Todd Solondz's grand prize winner at this year's Sundance Film Festival lapses into satire, but its parodistic slant only exaggerates what is truthful, making the unpleasantness of that awkward age all the more disturbing and hilarious. It's a horror film starring reality in the monster role.
Though lacking the sensationalistic elements of a movie like "Kids", Dollhouse offers unflinching realism, meticulous attention to detail and deliciously wicked humor as it explores the growing pains of a misfit.
Solondz ("Fear, Anxiety and Depression") is almost unrelenting in his quirky fixation with the adolescent outsider and he pursues visions of everyday human injury nearly to the point of caricature. But he stops just short, and this amusingly twisted film mixes humor and heart-tugging sadness with a disturbing vitality.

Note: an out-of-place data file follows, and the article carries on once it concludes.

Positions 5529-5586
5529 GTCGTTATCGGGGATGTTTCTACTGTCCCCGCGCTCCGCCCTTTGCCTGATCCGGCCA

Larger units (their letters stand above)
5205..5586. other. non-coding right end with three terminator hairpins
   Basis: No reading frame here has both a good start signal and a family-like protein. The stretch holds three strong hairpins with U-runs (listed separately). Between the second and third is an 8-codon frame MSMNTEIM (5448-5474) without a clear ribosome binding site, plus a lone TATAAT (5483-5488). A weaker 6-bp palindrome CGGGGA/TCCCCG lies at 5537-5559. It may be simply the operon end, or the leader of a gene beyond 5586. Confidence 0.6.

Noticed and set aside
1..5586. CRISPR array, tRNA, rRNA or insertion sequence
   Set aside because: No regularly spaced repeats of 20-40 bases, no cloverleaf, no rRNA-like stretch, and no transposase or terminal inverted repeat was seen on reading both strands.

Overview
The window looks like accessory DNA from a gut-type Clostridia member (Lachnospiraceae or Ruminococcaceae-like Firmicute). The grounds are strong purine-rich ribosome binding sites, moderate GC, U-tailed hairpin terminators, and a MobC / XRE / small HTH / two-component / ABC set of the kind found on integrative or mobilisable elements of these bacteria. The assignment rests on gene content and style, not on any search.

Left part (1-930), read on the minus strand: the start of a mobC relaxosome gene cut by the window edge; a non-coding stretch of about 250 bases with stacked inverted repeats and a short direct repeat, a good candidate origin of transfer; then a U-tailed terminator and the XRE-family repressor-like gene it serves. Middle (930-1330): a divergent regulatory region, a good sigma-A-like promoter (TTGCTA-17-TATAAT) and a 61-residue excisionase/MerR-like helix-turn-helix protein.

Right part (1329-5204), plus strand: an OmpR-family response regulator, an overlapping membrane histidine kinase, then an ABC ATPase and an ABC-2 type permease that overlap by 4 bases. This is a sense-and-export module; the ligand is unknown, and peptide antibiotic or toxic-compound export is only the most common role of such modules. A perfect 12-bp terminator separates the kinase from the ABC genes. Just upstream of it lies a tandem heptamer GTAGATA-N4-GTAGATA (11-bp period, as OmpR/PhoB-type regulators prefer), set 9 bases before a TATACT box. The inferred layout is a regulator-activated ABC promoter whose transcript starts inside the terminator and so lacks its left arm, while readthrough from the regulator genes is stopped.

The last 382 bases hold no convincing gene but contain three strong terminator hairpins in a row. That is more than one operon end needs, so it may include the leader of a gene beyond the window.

This obsessive movie, awarded the grand jury prize at the Sundance festival, may not quite live up to its advance billing; the subject is powerful, but the filmmaking often seems slapdash, and the final half hour dithers.